5. Thread width of 250 is quite ok actually. My feet is sized 44 and it feels ok with my stairs of 250 thread width. But since your stairs is wrapping around the lift shaft, ok to use 275 to just make use of the space which would be wasted anyway. Good that you are giving 1200 stairs width as moving mattress up the stairs will be a problem around the bends if it’s just 1000 wide. if you can increase the walkway of the pantry to 700 would be slightly better. 800 would be best actually. Maybe can consider not having the vertical flutes there to get the extra 100mm. You can find a table, place it at 600 from a wall and see how tight the space is.
  6. depends. my parents' place floor to ceiling is only about 2.43m. just enough to put in Ikea's tallest wardrobe at 2.4m and I had to assemble the wardrobe vertically (in it's final shape) instead of the usual install on floor and tilt up vertically.
  7. breaking up the stairs into multiple flights instead of one long flight will allow the legs to "rest" when walking along the landing before going up the next flight. you as the owner can decide on how you want to break up the stairs as long as your architect can design it such that the minimal overhead clearance of 2m between the steps and the above "ceiling" is met. if I am the architect, I would design the stairs such that the 3 flights will fit nicely around the lift shaft rather than having one step protruding out at the bottom and top then needing to build "columns" to "block" the stairs. so a 5 + 7 + 5 config may fit nicely as well
  8. Nope. normally profit in attendance will apply to nominated subcons. How can contractor charge the owner this when owner is DIYing something in his own house? if you are really concerned about this can always install the CCTV after you take over the house upon TOP. The important thing is to have the wiring all done up first which would be part of the main contractor’s scope assuming you are getting his electrician to pull the wires for you.
  9. 2.6m if you use a fan which is 35cm in height, you will be left with 2.25m from floor to bottom of fan. whether too low or not and efficiency of fan is subjective. more important is the safety issue where the fan blades are not so low that one will be able to touch it when the hands are raised up. do note that ceiling fan works by pulling air from above and pushing it downwards and towards the sides. if there is not enough volume of air above the fan to be used, don't expect it to work very well in pushing air around.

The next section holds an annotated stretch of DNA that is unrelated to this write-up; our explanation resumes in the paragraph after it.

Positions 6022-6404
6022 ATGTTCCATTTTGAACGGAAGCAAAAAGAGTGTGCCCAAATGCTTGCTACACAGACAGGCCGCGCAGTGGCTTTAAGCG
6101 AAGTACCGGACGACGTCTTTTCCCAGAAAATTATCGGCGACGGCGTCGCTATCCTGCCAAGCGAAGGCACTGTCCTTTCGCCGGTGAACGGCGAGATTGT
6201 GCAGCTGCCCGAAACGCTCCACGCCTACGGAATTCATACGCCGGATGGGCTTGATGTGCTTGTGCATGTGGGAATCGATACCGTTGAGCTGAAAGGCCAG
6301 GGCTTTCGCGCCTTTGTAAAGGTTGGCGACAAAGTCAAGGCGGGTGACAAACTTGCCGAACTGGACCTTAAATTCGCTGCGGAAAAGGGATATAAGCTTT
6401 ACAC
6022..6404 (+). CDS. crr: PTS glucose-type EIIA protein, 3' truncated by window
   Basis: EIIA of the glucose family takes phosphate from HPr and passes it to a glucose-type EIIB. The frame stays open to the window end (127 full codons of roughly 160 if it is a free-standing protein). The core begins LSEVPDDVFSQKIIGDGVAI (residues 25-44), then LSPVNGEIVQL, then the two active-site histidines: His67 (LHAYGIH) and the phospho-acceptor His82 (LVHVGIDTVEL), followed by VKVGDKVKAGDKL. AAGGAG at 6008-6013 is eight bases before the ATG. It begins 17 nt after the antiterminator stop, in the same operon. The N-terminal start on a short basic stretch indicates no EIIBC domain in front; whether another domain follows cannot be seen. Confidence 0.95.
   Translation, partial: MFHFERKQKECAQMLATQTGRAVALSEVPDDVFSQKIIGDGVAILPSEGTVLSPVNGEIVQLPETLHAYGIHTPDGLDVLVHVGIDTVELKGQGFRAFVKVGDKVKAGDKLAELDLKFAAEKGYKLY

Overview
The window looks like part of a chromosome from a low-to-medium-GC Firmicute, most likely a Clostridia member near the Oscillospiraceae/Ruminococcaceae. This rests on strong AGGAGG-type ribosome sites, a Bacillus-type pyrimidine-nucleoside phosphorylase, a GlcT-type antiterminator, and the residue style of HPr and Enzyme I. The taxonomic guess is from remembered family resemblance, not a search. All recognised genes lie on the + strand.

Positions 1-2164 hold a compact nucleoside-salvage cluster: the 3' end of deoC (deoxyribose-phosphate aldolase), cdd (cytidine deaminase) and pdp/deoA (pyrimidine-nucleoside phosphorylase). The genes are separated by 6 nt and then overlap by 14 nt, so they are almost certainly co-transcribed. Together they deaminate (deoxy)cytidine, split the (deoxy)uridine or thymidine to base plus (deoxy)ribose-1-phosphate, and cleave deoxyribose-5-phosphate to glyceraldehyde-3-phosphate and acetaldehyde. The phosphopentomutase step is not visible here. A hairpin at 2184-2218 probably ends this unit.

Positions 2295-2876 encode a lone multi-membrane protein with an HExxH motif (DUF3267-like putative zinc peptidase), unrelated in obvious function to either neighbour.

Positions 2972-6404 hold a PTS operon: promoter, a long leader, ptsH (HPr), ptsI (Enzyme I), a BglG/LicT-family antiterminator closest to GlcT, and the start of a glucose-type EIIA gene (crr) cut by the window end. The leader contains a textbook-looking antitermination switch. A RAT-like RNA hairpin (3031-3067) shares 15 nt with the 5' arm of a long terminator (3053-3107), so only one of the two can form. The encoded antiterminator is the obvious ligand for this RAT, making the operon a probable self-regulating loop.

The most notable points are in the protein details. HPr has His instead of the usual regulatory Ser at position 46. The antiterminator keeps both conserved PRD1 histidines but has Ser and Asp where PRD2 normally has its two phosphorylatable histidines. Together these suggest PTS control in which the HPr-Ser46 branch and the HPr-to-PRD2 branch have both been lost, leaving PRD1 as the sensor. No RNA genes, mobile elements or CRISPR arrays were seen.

10. before even buying the CCTV system, you will need to know where you want to monitor first. then you need to know which models of CCTV to buy. even with same model of CCTV, there are cameras with different focal length which will provide different field of vision. eg: a camera with a wider field of vision will make the objects smaller whereas one with a narrower coverage can capture the objects bigger on screen. so the angle of coverage will determine how many cameras you will need and how to position the cameras such that they can overlap a bit and provide you with an almost 180 degrees coverage. you electrician could help you with the installation of the physical cameras but you may need to configure the recorder and cameras yourself. always read the instruction manual on how to set up the equipment. I made the mistake of not reading the manual and had problems paring the cameras with recorder.
  11. you need to install down rods which are mounted to the concrete ceiling and then install your laundry bracket to these rods. cannot install the brackets to the false ceiling as the plasterboard of false ceiling cannot take the weight of the laundry.
  12. check what is the height of floor to ceiling first. if you have just over 2.4m in height, then a ceiling fan will make it lower. even the shortest ceiling fan will be about 30cm+ in height. alternative is to just install wall mounted fans instead.
  13. all flooring will have a gradient, just how much only. if you really not happy with the amount of gradient then tell your ID or contractor and ask them to redo.
  14. floor tiles are never laid perfectly flat. a gradient is needed to allow for water flow.